• the concern that a deeply transformed Israeli society is now divided and polarized, its liberal democratic foundation crumbling; and
  • the realization that the dysfunctional governments of Israel cannot deal seriously with such crucial challenges as occupation and social disintegration.

Through interviews with key political and government figures, Shavit explores each of these five apprehensions, gloves off and no holds barred.

For anyone trying to understand where Israel is headed and what might happen there in the future, My Promised Land: The Triumph and Tragedy of Israel is a must-read.

JSPAN Holds Two Programs Dissecting Economic Inequality

— by Kenneth R. Myers, Esq.

For the last 70 years our economy has grown almost steadily. Until 1970, this increase in productivity was shared between growth in wages for labor and profit growth for business. Since then, virtually all the growth in productivity has gone to increase corporate profits, while wages have not even fully kept pace with inflation.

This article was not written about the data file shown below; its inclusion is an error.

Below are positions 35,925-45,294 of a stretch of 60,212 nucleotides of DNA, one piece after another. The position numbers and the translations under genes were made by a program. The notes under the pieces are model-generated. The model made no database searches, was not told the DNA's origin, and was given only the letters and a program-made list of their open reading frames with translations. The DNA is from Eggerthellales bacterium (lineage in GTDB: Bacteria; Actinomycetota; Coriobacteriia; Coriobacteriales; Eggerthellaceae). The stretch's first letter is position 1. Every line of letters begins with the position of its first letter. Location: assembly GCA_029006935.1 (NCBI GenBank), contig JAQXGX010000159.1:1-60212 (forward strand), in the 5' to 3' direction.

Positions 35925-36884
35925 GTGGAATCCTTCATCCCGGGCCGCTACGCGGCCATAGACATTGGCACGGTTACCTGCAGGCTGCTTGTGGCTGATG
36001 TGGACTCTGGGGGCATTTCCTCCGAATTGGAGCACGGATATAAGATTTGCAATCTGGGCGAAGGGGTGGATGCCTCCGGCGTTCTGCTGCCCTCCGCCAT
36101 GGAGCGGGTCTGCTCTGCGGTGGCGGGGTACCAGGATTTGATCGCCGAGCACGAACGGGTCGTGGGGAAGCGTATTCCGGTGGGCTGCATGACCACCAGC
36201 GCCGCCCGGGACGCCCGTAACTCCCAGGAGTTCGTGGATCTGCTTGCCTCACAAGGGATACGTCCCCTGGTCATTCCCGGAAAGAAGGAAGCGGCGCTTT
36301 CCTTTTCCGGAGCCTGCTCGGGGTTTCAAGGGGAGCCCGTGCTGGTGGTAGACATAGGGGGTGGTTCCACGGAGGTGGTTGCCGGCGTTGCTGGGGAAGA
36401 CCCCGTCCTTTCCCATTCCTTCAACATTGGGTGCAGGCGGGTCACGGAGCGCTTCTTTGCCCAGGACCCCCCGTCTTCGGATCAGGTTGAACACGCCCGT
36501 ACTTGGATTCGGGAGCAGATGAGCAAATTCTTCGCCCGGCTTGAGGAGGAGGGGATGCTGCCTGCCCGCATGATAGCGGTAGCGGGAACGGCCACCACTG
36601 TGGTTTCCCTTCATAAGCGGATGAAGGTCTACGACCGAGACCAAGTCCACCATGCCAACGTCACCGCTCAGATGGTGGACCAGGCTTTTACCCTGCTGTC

Beginning with the film “Inequality for All” starring Professor Robert Reich, and continuing with a panel discussion a week later, JSPAN has initiated its year of focus on the problems of economic inequality. The programs, held on March 9 and 16 (after a one-week snow delay), drew substantial audiences at the host site, Germantown Jewish Centre.

More after the jump.